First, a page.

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38 of 38 people found the following review helpful By bookjunkiereviews on August 11, 2001
Format: Paperback
I am biased. I love this book, and have loved it since I first discovered it. Yes, it is a late Heyer, with all that entails (older hero and heroine, less swashbuckling with Heyer in fact poking fun at a young fire-eater, sometimes slow). But on the other hand, it has all of Heyer's best features: humor, wit and irony; an exquisite sense of time and place; wonderfully lyrically descriptions of the North; very realistic descriptions both of the lifestyle of a middle-aged rake and of the uncomfortable road journeys of the day (and the discomfort such journeys could inflict). And can I say - I love the literary references, the brother who is a bookworm (and who insists on reading even after he is in bed recovering from an accident), the wryly realistic attitude of the heroine towards all men and particularly her brothers, the realistic attitude that she also holds towards her lover. It is less poignant than A CIVIL CONTRACT (which is also a strongly realistic Heyer) but which some detest for the less-than-attractive heroine and for what they see as Heyer's snobbery.
This is not a tale of high adventure, and yes, Heyer has written that type, particularly in her earlier years. It is a tale of a beautiful young woman who has nevertheless resigned herself to spinsterhood and to life as the hostess for her younger brother who is unlikely to marry. Into the neighborhood however comes a rake, who is a slightly unlikely figure in that he is not handsome nor appealing at first sight. But he is attracted to Venetia and she to him, perhaps united by their shared sense of the ridiculous. [Warning: Do not read this book on public transportation or in public libraries, if you do not want to draw attention to yourself].
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31 of 32 people found the following review helpful By Susan Smith on December 30, 2003
Format: Paperback
Everyone looking at the reviews here about this novel will know the plot and that everyone who has posted something loved it. Me, too! Damerel is the very best rake in the Regency canon in my view.
However, re-reading this over the holidays I was struck by the great achievement Heyer made in fixing her characters firmly in Regency soil. So many of the more recent pretenders in this genre insist on applying the moral and ethical values of their own time to characters fixed in a fictional world 200 years old.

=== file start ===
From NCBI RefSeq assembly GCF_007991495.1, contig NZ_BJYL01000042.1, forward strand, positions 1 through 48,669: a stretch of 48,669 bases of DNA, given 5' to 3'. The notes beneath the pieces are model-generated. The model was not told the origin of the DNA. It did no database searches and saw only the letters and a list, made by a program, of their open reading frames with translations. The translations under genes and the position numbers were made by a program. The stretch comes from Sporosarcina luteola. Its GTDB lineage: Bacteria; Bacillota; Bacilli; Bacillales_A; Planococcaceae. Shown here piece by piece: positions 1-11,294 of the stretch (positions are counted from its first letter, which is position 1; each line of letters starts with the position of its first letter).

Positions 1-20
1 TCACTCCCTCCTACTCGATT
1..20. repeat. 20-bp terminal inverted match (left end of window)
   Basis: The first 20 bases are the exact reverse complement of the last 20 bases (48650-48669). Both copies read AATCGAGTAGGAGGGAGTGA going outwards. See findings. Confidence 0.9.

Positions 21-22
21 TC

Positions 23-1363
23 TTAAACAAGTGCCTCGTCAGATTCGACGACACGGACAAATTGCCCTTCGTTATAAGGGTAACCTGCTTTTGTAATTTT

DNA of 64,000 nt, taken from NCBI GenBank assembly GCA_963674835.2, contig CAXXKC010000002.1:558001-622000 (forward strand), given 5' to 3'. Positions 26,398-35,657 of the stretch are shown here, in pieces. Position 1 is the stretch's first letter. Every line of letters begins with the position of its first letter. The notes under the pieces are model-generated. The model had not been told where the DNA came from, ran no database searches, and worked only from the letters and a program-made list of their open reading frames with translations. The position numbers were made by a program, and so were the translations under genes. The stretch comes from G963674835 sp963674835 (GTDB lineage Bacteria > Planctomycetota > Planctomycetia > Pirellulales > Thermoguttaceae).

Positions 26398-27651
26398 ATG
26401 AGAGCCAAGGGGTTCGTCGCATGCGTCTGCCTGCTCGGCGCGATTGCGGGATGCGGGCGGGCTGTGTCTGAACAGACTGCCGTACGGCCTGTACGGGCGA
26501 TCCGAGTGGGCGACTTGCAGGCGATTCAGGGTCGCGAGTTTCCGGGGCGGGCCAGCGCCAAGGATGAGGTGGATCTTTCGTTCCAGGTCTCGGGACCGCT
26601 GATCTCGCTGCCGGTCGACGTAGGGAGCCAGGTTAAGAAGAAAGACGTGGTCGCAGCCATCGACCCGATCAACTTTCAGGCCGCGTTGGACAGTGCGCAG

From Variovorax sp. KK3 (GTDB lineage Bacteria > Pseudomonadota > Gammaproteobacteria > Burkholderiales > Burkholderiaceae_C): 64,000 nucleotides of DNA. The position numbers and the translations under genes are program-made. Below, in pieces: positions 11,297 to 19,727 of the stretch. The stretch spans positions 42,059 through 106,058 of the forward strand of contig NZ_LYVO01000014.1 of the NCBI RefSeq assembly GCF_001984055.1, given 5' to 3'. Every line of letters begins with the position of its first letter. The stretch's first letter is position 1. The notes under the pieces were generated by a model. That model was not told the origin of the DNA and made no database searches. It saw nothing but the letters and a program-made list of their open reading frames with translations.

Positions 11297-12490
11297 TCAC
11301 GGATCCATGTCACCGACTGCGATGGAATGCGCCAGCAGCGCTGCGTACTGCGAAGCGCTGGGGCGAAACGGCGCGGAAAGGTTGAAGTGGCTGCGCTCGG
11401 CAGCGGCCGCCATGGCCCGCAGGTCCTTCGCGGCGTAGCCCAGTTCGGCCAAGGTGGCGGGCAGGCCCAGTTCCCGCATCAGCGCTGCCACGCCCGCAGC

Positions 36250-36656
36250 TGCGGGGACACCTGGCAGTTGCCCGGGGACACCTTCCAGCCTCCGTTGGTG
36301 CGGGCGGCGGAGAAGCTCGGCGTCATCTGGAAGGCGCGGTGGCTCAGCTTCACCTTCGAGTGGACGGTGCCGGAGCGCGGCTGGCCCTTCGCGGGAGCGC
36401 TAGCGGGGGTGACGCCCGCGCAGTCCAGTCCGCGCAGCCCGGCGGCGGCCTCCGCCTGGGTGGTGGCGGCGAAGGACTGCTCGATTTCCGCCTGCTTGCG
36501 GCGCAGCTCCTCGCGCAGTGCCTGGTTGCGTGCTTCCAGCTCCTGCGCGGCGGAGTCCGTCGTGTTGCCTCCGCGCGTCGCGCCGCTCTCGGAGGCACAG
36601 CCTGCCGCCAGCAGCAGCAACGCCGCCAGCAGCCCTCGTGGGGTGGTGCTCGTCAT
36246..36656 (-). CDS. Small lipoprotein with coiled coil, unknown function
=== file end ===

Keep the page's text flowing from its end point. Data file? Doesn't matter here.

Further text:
So here we have Damerel admitting to his shortcomings, Venetia on the verge of being "cabined, cribbed & confined" to Edward, a young man with a disability that won't magically be cured and a host of friends and relatives whose moral outlook isn't crammed into the garments of 21st century behaviour. Brilliant!
Although first published in 1958, this novel is charming, witty, cleverly plotted and exquistely written. It is full of engaging characters who are allowed to act out an amusing and clever story without bowing to modern prejudices. Invaluable!
If you have never read anything by Heyer, try this one first. You will fall in love with Damerel and be charmed by Venetia and find yourself lost in a long-gone world that Heyer makes come truly alive on a private stage for us between the covers of this novel.
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28 of 29 people found the following review helpful By Dr W. Richards on April 30, 2000
Format: Hardcover
I love just about everything Georgette Heyer's written in the Regency genre, but this book is the best of an excellent crop. Venetia is a delightful heroine, mature and intelligent while at the same time extremely naive about men and the ways of the world - so much so that she has absolutely no notion just how much danger her new next-door neighbour, the wicked Lord Damerel, could be to her. And yet it is her innocence which is her greatest protection where he is concerned.
Their growing friendship, assisted by Venetia's young brother, and the interference of Venetia's other suitors, is portrayed with humour and a light touch by Heyer. But once he decides that he cannot in all conscience seduce her, Damerel believes himself to be unworthy of her. Even when she needs him most, he appears to turn his back on her.
Of course, being a Heyer book, all works out in the end, but the journey to that denoument is alternately witty, sparkling and heart-wrenching.
Like most Heyers, this book is now out of print; however you manage to get a copy, keep it! This is a book you'll want to read over and over.